Rajasthan is one of India's most captivating states, famed for its Rajput forts and palaces, desert villages, spice markets and the warmth of its people. This is a handpicked itinerary by India expert, Gordon Janow, to give on a unique vision of India's deserts, places and local village, as we spend one week of our tour traveling by bike (moderate, fairly level terrain).
For those who know the joys of cycling, this is an excellent opportunity to visits some of India's most famed site and get an eye level view of village life. After traveling by train to the great desert town of Jaiselmer (think tales of the Arabian Nights) embark on back road discovery through barren deserts, lush oasis and traditional Rajasthani villages.
The exact back-country route we take between Jodhpur and Udaipur is a closely guarded secret, but distances covered are between 30km and 80km a day, and the route progresses from the flatlands south of Jodhpur, climbing up to the Araveli Hills towards the end of the journey. Along the way we take rest stops at the principal attractions as well as at a few places where you’ll have the chance to experience rural Rajasthan firsthand. Indeed you may well find that the highlight of your tour is a chance encounter with pink turbaned man miles from anywhere, or maybe a shared Rajasthani family meal. That's the beauty of this trip!
This trip does not require prior mountain bike experience, though we have some 5 + cycling days, all is at a moderate pace and open to all with an interest in exploring India. There is a support vehicle for those who choose not to ride on some or all of the biking days.
Detailed Daily Itinerary
Jan. 19: Depart home country
Jan. 21: In Transit
Jan. 22, Arrive in Delhi: You will be met by our representative at the international airport and transferred to the hotel in Delhi. Those arriving early can join our guide and visit a few of his favorite places before the "official tour" starts on Jan 23.
Jan. 23, Full Day of sightseeing in Delhi: In the morning, we'll check out from the hotel. Our guide will collect us from the hotel for the sightseeing tour of Old and New Delhi. As the capital of five empires, Delhi's sights are vast. In Old Delhi, we'll visit major architectural achievements including Lal Qila (The Red Fort) and the Jami Masjid (Friday mosque) while wandering the bustling market streets with a possible rickshaw ride through the old spice market. Our tour will start with a visit to the parliament area and a discussion of India's government and history.
Old Delhi sights: The Jama Masjid, India's largest mosque, built of red sandstone and white marble in the middle of the 17th century. Then stroll around Chadni Chowk (Silver Street), once the Imperial Avenue down which Shah Jehan rode at the head of lavish cavalcades. There are also endless little alleyways, bustling with silversmiths' ateliers and shops and stalls selling almost everything!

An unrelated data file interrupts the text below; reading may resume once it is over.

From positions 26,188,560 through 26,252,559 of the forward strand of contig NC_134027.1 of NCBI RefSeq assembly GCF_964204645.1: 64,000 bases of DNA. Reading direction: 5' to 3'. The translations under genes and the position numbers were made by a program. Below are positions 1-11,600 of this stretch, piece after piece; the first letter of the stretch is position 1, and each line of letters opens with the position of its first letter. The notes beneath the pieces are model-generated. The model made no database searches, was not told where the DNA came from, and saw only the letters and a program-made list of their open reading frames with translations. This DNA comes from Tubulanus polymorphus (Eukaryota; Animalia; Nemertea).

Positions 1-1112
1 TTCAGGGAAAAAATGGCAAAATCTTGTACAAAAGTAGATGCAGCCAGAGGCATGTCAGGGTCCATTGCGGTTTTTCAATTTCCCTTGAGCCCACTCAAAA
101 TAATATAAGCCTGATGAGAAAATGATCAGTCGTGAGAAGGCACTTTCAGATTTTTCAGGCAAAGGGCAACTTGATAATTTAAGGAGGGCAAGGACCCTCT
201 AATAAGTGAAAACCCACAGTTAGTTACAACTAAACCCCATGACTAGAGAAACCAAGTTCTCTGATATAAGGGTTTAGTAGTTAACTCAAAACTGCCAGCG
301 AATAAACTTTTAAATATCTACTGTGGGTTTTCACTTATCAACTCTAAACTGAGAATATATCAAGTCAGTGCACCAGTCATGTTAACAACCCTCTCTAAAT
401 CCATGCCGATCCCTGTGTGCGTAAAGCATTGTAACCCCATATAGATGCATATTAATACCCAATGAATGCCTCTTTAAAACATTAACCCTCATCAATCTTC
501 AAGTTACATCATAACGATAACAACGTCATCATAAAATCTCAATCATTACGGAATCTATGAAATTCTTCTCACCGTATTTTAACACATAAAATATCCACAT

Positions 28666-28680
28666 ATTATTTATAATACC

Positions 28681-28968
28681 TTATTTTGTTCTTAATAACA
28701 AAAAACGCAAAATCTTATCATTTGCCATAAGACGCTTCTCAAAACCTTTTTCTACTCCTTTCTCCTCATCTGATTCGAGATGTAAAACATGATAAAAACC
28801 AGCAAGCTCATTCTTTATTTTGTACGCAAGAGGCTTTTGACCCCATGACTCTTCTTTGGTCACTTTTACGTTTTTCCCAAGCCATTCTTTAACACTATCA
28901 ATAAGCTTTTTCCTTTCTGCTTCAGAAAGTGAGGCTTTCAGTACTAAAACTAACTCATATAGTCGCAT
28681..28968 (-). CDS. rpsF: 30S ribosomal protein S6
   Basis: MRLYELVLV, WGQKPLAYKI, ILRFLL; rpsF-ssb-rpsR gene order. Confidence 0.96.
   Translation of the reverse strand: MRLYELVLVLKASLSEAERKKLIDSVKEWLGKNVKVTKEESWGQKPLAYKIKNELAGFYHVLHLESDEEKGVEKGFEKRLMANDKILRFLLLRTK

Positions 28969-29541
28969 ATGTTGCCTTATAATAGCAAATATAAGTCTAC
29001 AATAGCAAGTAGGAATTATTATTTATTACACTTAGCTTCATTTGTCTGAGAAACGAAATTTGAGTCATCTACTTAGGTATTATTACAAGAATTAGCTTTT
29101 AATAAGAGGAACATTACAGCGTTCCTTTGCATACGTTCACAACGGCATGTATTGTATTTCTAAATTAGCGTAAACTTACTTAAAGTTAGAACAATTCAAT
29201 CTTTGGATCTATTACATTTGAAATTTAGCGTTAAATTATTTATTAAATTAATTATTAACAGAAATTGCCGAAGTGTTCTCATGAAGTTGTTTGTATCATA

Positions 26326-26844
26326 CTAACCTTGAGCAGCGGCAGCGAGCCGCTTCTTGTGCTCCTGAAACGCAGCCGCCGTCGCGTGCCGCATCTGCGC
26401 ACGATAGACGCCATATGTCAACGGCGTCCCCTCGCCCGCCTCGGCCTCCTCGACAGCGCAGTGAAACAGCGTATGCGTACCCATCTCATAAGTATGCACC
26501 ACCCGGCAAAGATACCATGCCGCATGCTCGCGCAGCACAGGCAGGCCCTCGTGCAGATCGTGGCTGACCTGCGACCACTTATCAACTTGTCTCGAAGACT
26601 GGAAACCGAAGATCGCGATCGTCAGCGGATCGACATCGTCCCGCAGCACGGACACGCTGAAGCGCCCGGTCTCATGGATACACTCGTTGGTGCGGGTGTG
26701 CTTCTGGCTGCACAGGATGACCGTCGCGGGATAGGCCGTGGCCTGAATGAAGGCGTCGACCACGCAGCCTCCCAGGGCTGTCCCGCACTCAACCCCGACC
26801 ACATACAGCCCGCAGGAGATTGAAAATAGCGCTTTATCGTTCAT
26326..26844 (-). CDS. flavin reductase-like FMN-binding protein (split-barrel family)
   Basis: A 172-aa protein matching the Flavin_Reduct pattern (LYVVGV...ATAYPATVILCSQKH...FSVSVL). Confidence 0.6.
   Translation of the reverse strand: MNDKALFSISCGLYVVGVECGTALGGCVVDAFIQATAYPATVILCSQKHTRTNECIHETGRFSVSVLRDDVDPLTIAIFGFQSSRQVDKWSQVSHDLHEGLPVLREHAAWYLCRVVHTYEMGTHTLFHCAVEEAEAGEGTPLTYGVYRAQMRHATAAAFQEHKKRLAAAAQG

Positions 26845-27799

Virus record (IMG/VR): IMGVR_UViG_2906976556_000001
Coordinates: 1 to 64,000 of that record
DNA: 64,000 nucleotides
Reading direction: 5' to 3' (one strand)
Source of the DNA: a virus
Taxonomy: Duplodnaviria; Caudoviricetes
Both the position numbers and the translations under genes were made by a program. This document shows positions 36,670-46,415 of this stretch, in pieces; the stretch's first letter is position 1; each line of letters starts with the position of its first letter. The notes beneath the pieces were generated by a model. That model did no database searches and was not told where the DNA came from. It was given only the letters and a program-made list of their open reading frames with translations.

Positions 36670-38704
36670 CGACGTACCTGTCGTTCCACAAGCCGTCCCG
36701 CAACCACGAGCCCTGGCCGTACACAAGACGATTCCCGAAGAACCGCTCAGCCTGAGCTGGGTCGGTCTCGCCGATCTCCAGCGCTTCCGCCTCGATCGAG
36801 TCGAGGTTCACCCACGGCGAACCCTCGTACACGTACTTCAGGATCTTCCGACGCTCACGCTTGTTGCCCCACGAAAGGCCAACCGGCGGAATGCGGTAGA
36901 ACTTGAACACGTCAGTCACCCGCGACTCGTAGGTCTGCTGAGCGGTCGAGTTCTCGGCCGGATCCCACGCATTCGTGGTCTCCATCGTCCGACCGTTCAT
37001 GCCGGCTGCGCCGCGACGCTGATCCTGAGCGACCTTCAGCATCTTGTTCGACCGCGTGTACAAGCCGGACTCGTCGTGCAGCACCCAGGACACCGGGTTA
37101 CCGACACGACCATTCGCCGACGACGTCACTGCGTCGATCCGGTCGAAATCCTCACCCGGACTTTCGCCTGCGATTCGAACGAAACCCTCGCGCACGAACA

New Delhi sights: Humayan's Tomb and the shrine of Nizam-ud-din. Humayan's tomb is one of the oldest examples of Moghul architecture, precursor to the Taj Mahal. It's a building filled with raw energy, topped by giant domes and surrounded by linear gardens. We may then visit the neighborhood of Nizam-ud-din, the birthplace of Quawali music.
We may also visit the Jantar Mantar (built in 1725), a lunar and solar observatory which looks like a postmodern playground. The Jantar also has instruments used in predicting eclipses. Should time permit, we will visit the Modern Art Museum, Hauz Khas Village, and the Lodhi tombs and gardens.
Later, we'll take the express train to Jaiselmer, and overnight on the train.
Jan. 24, arrive in Jaiselmer: Taken straight from Tales of the Arabian Nights, this walled city of gold is truly the "stuff dreams are made of." We'll wander the narrow streets of the old city and peer across the desert high up on the ramparts. Much of the day can be spent relaxing; we'll overnight in a hotel.
Jan. 25, Jaiselmer. The city lies in the western extremity of Rajasthan, in the heart of the Thar Desert. The ancient city, which stands on a low range of hills and is surrounded by a stone wall three miles around, was founded in 1156 A.D. Within its walls lie temples, forts and palaces, all built of yellow sandstone. The Jain Temples in the fort are decked with deities and dancing figures in mythological settings. The library attached to these places of worship contains some of the most ancient manuscripts in India, some dating back to the 12th century, written on palm-leaf in black ink with hand-painted wooden covers. Down in the city are the renowned Havelis, or mansions of Salim Singh, Nathmalji and the Patwas, with every house boasting superb latticework in innumerable and intricate designs.